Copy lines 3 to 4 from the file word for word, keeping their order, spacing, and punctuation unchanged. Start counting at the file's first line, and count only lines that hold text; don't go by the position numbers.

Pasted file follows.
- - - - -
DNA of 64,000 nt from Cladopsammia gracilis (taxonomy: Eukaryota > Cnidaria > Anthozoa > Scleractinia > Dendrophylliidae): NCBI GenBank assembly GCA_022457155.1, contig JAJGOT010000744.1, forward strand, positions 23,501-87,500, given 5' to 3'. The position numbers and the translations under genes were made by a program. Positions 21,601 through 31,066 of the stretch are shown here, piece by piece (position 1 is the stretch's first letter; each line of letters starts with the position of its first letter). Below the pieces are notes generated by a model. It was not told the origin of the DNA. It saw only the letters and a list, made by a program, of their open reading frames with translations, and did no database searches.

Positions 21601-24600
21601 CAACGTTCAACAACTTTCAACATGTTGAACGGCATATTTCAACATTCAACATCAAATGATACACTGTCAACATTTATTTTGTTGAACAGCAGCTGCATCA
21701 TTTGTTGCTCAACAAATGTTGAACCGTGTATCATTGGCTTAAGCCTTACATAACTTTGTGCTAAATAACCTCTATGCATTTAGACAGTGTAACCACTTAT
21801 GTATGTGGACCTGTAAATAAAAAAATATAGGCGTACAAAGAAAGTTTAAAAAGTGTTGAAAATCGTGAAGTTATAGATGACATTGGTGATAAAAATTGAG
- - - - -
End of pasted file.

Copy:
21601 CAACGTTCAACAACTTTCAACATGTTGAACGGCATATTTCAACATTCAACATCAAATGATACACTGTCAACATTTATTTTGTTGAACAGCAGCTGCATCA
21701 TTTGTTGCTCAACAAATGTTGAACCGTGTATCATTGGCTTAAGCCTTACATAACTTTGTGCTAAATAACCTCTATGCATTTAGACAGTGTAACCACTTAT